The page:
Next stop: Reno, Nevada and the Triple-A All-Star Game.
Indianapolis standouts Josh Harrison (SS), Vic Black (RHP), Kris Johnson (LHP) and Tony Sanchez (C) were all voted to represent the first-place Indians at the annual showcase. Although Harrison was unable to attend the contest due to his promotion to the Pittsburgh Pirates, the remaining Tribe trio took center stage in the IL’s 4-3 win over the Pacific Coast League, with Johnson picking up a hold through 1.0 scoreless frames and Black following with a hold of his own after punching out one batter in 0.2 perfect innings.
Oh, and Sanchez helped out too:
“I can’t believe it,” Sanchez said after belting the game-winning three-run homer and receiving the IL’s Top Star award. “Coming to a game like this with all the talent you’re surrounded by. You just hope you don’t mess up. You don’t expect to shine like that.”
Sanchez’s heroics etched him in the franchise record books as just the third Indians player to be named the IL’s Top Star and first since fellow catcher Erik Kratz took home the honor at the 2009 showcase. The only other player to win the award for Indianapolis, aside from the pair of backstops, is the reigning National League MVP Andrew McCutchen, who captured the award in 2008.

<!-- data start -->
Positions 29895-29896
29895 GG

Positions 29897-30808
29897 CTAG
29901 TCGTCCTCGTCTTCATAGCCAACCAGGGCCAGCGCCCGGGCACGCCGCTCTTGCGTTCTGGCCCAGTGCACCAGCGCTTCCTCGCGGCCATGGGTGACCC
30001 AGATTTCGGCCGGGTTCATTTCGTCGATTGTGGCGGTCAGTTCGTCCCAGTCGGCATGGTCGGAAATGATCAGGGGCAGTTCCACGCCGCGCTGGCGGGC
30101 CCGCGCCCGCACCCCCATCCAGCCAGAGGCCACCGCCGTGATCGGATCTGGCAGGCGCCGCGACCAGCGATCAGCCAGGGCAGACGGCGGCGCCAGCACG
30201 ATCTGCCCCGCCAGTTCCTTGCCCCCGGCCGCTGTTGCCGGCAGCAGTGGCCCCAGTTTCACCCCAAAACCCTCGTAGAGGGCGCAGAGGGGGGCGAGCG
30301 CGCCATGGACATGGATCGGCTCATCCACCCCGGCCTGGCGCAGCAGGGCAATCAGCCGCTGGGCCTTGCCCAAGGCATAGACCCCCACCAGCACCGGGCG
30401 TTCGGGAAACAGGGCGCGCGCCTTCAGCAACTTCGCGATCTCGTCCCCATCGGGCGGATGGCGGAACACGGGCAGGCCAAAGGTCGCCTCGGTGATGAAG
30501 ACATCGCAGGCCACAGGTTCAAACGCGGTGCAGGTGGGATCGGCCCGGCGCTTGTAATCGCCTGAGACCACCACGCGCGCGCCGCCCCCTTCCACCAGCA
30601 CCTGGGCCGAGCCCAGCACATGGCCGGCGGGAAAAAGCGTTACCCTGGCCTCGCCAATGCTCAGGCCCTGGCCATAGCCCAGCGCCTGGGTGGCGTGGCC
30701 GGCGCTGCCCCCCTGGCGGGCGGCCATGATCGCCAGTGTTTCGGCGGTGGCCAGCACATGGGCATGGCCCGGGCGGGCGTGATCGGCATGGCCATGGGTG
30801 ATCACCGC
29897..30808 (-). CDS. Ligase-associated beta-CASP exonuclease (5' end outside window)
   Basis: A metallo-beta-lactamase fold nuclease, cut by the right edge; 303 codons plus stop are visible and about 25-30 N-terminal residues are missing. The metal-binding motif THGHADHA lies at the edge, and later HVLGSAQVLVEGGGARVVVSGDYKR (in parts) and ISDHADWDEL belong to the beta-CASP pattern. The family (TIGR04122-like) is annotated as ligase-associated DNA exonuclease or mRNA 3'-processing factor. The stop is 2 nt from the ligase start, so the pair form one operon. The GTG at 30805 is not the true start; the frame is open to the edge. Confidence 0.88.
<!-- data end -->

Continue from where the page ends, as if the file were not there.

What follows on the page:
The Tribe’s All-Star celebrations proved to be short lived, however, as the team received a rude awakening in the form of three straight losses to Gwinnett in their first series back in action (July 18-20). Even so, Indianapolis found a silver lining in the string of defeats as Triple-A rookie Stolmy Pimentel continued his burst on the scene by authoring his third quality start through his first four outings of the month.
The right-hander’s solid effort on July 18 helped keep Indianapolis within striking distance of the Braves, as he allowed just two earned runs (four total runs) on five hits while fanning seven through 7.0 innings of work. Pimentel’s impressive start was his seventh of the season for the Tribe and further lowered his Triple-A ERA to an impressive mark of 2.74.
Yet – and as the case would remain for the majority of the final three months of the season – the Indians found themselves not lacking in stronger pitching, but rather an improved offense as they attempted to bounce back on track.